1.d4 Nf6 2.Nf3 g6 3.Bg5 - Understand the Torre Attack
This product includes all the videos from the workshop as well as the PGN file related to the training sessions. Overall, the material consists of approximately 6 hours of video and a PGN database which includes 49 files! Additionally, the product includes a Strategy Booster that is designed to enhance your understanding of the Torre Attack.
You will find the following lectures:
1) Typical Structure 1 - Setups with ...d7-d6
2) Typical Structure 2 - Setups with ...d7-d5
3) Typical Structure 3 - Setups with ...h7-h6 followed by ...g7-g5 & Rare Systems
4) Theoretical Preparation
Are you tired of studying complicated computer lines in Gruenfeld and King's Indian Defence? Would you like to play an anti-computer system that is entirely based on the understanding of the pawn structures? GM Papaioannou is here to teach one of his favourite systems - Torre Attack. In this workshop, he provides in-depth knowledge of the typical pawn structures as well as expert-level theoretical preparation.
Now, we shall take a look at the different lectures.
Typical Structure 1 - Setups with ...d7-d6
The workshop starts with an in-depth examination of the structures based on ...d7-d6.
You will get this structure when you play against King's Indian players. Torre Attack is very annoying for the fans of the KID. If White knows what he is doing, Black cannot display any dynamic play. Actually, GM Papaioannou shows setups where White gets a slight edge without the need to know any concrete theory. In the arising positions, the understanding of the typical plans and ideas is far more important than the theoretical knowledge.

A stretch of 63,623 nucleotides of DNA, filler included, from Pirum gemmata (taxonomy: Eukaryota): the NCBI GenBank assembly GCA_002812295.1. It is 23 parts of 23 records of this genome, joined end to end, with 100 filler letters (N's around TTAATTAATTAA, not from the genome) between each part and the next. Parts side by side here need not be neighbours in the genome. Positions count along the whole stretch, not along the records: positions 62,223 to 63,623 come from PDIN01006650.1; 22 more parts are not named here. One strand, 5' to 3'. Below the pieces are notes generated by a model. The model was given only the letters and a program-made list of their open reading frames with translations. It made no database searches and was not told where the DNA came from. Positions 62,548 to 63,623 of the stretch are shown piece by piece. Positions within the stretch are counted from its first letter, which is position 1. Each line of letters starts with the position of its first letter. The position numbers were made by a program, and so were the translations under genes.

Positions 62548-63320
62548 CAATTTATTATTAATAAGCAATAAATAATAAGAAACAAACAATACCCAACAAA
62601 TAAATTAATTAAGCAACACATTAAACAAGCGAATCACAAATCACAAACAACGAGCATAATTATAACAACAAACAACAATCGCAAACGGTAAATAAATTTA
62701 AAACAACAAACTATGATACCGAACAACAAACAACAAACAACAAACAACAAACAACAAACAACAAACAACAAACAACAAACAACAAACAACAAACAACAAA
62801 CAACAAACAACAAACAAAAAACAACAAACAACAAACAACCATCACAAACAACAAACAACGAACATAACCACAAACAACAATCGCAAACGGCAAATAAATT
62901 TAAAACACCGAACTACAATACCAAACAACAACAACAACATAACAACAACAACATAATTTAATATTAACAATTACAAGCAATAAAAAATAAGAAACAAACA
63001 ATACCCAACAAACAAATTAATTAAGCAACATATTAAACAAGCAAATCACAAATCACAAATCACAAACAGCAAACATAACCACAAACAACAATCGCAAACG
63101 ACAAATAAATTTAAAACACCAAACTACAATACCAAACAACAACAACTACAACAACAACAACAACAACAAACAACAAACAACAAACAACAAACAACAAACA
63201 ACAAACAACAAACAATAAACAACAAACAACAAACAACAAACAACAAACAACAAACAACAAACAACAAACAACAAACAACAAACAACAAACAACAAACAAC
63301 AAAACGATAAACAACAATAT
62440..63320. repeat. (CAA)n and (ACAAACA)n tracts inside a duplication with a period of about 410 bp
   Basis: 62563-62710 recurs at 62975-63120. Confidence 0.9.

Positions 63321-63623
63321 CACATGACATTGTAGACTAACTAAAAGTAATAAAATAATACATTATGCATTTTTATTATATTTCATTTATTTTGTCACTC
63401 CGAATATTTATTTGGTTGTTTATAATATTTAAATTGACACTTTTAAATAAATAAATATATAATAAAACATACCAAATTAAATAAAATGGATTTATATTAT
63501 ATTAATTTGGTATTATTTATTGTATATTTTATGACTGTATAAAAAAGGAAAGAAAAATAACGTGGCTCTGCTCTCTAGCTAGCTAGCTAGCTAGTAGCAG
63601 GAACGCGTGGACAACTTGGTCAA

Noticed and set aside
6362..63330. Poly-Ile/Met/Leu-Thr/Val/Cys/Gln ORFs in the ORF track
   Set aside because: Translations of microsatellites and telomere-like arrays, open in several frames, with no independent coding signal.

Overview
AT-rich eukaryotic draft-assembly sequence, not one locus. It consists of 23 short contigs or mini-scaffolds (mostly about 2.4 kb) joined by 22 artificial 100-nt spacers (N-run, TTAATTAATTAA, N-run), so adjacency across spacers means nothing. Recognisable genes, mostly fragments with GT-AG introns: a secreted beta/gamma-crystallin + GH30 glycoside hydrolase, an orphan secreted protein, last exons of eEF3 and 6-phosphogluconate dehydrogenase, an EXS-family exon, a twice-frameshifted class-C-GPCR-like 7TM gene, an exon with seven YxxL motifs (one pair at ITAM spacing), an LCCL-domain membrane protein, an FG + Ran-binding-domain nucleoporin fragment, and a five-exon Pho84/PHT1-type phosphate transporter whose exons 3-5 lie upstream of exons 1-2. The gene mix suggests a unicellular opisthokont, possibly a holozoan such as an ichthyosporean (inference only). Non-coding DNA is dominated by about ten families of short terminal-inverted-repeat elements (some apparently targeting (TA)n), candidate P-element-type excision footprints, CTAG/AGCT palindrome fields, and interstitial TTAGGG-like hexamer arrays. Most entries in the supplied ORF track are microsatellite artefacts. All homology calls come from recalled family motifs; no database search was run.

The section featuring the structures with ...d7-d6 consists of 10 model games.
Below, we shall take a look at one of them.
Typical Structure 2 - Setups with ...d7-d5
The systems with ...d7-d5 are probably Black's most reliable way to meet the Torre Attack. One of the most common setups arises after 1.d4 Nf6 2.Nf3 g6 3.Bg5 Bg7 4.Nbd2 d5 5.c3 0-0 6.e3
In the d5 Torre, White ALWAYS wants to place Be2 instead of Bd3. The point is, after one of Black's main plans (Re8 and e5), White would be forced to simplify with dxe5 and play an equal position. Additionally, whenever Black jumps Ne4, White wants to take Nxe4 and that is not possible with Bd3 (the B and N will be both under attack). Black's alternative break is ...c7-c5.
In the lecture featuring the positions with ...d7-d5, GM Papaioannou explains White's optimal setups against all Black's systems.
Below, you can see one of the model games.
Typical Structure 3 - Setups with ...h7-h6 followed by ...g7-g5 & Rare Systems
In the third part of the workshop, Papaioannou covers the setups with ...h7-h6 followed by ...g7-g5. Even though this approach is very popular, even at the highest level, Papaioannou considers the resulting positions to be very favourable for White. He shows a setup that always gives White an advantage.
Below, you shall take a look at an instructive model game:
At the end of the workshop, you are provided with some concrete theory in the Torre. Even though you can play this opening without theoretical knowledge, the concrete lines will make your job even easier. Those of you who have carefully studied the previous 3 sections will easily remember the important theoretical ideas.
Just as in the previous 3 sections, the theoretical section is divided into model games as well. The following game illustrates a very important idea that even very strong players miss.